There has been widespread anger after news that a 12-year-old Rastafarian boy faces suspension due to his hairstyle.
Chikayzea, a student at Fulham Boys School (FBS), has been told he needs to cut his dreadlocks to adhere to the school’s strict uniform and appearance policy.
Tuesday Flanders, the young boy’s mother who follows the Rastafarian faith, says the school’s demand is religious discrimination and an attack on her culture.
Fulham Boys School, in Mund Street, is handling the case as a social issue rather than a religious one. The school even put Chikayzea in isolation on 11 September because of his hair.
Flanders said she tied her son’s hair up so that it did not breach policy on length. However, she received a call on his first day at school last this September saying that it must be cut.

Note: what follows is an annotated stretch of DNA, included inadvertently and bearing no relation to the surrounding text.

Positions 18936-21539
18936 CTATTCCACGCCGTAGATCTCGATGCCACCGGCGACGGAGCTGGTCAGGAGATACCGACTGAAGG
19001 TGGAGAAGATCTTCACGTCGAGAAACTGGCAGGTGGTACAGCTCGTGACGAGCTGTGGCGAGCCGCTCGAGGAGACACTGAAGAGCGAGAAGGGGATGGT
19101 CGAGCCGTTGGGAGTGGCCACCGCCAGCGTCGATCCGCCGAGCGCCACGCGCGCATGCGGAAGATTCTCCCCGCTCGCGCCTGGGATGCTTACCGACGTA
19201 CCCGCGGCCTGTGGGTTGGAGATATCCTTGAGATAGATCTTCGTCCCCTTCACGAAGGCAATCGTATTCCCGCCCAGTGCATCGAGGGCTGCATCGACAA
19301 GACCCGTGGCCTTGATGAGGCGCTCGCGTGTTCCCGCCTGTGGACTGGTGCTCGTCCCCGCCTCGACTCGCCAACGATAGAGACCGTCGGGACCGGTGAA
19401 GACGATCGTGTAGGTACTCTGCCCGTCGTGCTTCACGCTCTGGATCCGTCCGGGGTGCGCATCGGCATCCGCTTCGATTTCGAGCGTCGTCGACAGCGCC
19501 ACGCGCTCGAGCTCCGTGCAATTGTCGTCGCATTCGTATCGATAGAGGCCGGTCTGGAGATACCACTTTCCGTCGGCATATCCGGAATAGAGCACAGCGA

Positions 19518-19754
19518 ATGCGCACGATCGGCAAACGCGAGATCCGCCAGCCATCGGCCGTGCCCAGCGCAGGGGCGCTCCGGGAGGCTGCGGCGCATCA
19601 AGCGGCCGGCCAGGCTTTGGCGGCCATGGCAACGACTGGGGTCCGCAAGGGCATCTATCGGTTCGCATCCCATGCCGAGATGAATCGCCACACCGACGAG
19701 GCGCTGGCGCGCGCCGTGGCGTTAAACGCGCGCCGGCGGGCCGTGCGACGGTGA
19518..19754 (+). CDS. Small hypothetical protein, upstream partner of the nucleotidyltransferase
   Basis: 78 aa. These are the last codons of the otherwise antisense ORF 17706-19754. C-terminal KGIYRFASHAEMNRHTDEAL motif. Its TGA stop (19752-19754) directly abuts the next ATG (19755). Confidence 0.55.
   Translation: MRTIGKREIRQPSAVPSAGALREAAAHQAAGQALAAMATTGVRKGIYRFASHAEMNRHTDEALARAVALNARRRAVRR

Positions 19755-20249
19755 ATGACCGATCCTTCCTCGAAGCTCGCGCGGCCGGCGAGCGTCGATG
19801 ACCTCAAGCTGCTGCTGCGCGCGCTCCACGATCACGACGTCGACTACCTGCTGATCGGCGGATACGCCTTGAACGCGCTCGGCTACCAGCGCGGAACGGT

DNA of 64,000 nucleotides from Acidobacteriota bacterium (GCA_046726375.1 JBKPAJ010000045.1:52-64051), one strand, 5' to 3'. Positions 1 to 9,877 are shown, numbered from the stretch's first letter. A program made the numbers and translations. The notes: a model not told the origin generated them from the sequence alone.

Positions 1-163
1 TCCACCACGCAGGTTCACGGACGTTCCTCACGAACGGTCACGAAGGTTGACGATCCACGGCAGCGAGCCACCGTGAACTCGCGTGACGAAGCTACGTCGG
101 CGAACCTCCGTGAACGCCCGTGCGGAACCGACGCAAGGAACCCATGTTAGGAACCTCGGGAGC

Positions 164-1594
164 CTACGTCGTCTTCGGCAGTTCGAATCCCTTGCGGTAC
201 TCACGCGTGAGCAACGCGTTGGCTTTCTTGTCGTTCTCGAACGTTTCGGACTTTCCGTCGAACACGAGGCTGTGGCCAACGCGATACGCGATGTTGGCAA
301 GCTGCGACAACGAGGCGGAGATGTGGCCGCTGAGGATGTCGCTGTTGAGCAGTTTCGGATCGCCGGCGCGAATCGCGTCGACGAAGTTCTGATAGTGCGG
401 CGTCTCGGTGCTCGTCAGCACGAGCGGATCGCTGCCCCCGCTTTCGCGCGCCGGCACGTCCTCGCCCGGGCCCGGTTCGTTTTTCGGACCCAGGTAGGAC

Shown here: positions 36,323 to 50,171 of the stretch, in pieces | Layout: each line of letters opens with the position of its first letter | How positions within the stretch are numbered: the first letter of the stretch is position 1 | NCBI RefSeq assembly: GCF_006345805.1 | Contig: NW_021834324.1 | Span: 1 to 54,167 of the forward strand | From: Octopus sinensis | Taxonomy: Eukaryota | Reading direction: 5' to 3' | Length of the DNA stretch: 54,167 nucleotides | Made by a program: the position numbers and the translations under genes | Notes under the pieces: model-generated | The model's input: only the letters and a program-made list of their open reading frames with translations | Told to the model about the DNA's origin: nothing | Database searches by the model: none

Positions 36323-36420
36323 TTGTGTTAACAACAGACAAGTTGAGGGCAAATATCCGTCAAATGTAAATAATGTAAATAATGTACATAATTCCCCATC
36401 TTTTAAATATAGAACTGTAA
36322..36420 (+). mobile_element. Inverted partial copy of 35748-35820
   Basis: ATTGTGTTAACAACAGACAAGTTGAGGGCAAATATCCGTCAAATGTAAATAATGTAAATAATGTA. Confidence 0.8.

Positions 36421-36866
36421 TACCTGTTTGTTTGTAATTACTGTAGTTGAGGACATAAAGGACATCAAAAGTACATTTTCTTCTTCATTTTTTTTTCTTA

‘He has dreadlocked hair because he is a Rastafarian. His hair does come down below his shoulder which is why I tied it up on his first day at school,’ she said.
‘They can’t expect me to cut my son’s hair. It’s our faith, it’s our religion, our culture.’
She hoped a meeting with headteacher Alun Ebenezer would sort out the problem. ‘I explained that it’s our religion and culture and it’s not fashion for us, it’s not something we take lightly’, she said.
‘But I was told at the end of the day they have a policy of no dreadlocks at the school.’
She said the whole episode was upsetting Chikayzea, adding: ‘No school should be able to dictate things like that. It can never be right. It’s a human right. This is a child that goes to school to learn, not for fashion.’
Mr Ebenezer described FBS as a ‘strict academic school’ with ‘very distinctive ethos and culture’ and pupils from different cultures and religions.
He said: “Boys have to conform to uniform and appearance policy. Boys are told to cut their hair or grow their hair. All boys need to follow and adhere to the school policy”.